Juan Crespo worked as an armed guard for a private security contractor. Crespo was assigned to guard the perimeter of an Immigration and Customs Enforcement (ICE) detention facility. When Crespo began his shift one evening he drove his company vehicle to his post. After arriving at his post, he realized he did not have all of the paperwork required to perform the job assignment. Crespo went back to the ICE facility office, parked his vehicle in a parking space designated for ICE employees, placed his gun in the glove compartment, and locked his vehicle.
Crespo was later terminated for leaving his post, parking in an unauthorized parking space, and leaving his loaded firearm in the car’s glove compartment. Crespo filed for unemployment benefits, which were subsequently granted by a claims adjudicator. The security company appealed the adjudicator’s decision, arguing that Crespo violated the company’s policy by not storing his gun in his assigned gun locker. After the appeal hearing, Crespo’s award of unemployment benefits was reversed. Crespo appealed the reversal of his unemployment benefits.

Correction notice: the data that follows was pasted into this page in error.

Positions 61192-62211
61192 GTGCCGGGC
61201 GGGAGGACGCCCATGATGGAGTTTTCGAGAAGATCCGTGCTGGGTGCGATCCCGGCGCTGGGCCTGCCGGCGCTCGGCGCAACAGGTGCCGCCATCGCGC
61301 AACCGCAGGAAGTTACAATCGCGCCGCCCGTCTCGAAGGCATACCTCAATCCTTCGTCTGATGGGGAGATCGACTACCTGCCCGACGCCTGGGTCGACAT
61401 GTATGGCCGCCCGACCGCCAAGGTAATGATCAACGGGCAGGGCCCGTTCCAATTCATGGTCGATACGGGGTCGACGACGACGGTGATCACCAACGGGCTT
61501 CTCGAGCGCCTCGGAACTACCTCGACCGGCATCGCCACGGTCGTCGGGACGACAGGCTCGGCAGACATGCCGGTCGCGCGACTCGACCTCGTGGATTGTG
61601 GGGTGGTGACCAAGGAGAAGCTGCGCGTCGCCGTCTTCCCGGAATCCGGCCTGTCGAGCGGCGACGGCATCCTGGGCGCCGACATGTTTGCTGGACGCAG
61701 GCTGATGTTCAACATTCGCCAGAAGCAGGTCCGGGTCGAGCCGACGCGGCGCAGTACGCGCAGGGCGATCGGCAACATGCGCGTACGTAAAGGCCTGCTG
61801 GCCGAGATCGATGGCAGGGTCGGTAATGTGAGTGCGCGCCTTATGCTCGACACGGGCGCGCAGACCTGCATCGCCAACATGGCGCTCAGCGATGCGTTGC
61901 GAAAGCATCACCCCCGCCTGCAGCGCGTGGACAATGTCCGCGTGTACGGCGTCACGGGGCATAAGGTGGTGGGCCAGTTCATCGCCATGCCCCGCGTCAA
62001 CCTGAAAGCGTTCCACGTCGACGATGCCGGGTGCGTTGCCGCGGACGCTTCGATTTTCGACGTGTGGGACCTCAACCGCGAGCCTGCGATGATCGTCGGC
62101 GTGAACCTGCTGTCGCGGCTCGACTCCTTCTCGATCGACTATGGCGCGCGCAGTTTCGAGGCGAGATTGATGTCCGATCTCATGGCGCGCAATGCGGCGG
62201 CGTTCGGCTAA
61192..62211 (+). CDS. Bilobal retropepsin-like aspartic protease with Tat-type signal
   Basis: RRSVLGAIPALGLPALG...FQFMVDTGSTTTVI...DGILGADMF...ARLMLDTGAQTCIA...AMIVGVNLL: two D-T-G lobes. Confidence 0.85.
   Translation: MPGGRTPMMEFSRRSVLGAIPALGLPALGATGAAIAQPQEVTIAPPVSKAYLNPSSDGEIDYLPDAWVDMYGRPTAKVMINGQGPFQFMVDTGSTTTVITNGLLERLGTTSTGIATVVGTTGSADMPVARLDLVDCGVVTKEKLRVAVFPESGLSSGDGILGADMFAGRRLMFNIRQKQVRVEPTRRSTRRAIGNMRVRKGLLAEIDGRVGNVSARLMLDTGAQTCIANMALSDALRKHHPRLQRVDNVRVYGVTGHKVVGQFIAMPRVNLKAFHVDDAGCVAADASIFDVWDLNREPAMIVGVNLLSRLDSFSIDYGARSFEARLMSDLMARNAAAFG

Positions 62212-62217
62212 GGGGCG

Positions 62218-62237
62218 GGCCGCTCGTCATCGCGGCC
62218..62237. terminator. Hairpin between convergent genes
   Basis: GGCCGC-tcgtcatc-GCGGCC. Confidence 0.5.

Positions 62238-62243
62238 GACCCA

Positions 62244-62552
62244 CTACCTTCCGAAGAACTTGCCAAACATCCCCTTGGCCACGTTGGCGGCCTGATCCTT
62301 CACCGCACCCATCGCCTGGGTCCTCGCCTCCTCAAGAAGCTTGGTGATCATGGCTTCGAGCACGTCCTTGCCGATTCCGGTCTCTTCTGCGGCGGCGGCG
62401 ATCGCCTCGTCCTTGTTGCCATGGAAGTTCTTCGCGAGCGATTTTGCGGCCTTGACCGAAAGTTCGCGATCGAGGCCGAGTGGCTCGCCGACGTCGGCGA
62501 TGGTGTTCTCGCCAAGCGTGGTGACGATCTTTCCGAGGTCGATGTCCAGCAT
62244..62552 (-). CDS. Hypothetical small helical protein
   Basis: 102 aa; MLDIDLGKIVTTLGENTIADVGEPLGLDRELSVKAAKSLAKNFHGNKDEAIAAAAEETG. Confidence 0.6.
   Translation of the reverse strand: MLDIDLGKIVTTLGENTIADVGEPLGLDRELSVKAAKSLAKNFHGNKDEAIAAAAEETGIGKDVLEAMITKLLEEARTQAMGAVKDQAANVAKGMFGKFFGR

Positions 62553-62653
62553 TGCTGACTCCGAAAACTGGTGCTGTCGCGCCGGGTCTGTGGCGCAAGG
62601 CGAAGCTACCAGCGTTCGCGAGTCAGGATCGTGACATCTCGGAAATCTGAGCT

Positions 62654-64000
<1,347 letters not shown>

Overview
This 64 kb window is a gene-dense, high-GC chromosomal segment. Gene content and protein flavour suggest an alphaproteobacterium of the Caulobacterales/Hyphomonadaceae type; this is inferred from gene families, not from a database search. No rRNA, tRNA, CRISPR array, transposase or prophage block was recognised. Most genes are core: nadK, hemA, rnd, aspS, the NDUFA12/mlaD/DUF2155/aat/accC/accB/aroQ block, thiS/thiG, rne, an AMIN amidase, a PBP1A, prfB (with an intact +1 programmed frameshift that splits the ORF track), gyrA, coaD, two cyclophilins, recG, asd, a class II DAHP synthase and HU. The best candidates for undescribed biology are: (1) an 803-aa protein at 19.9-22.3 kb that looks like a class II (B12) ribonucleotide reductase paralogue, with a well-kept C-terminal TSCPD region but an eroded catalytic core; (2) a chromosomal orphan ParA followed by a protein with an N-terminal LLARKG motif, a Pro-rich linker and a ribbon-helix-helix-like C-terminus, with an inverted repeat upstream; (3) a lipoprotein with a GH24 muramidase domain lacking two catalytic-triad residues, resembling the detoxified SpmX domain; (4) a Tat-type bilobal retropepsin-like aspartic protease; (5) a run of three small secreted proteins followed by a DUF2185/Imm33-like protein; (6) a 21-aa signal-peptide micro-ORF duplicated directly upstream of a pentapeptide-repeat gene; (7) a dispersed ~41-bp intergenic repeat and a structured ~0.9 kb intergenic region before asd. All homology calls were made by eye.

The state appellate court reversed the denial of Crespo’s unemployment benefit and remanded the case for reinstatement of his benefits. The appeals court found the employer’s rule for gun storage was unclear. The policy only required that security guards always store guns in a safe place. The policy did not define “safe place.” The state appellate court held that there was no willful violation of the security company’s employment policy by Crespo that would prohibit his collection of unemployment benefits.
It is important for security companies to have clearly defined policies governing the safe handling and storage of company-assigned weapons. In this case, the court concluded that the security company’s policy requiring weapons to be stored in a “safe place” was not a violation.
Crespo v. Florida Reemployment Assistance Appeals Commission, No. 3D12-509, Florida District Court of Appeal, December 5, 2012.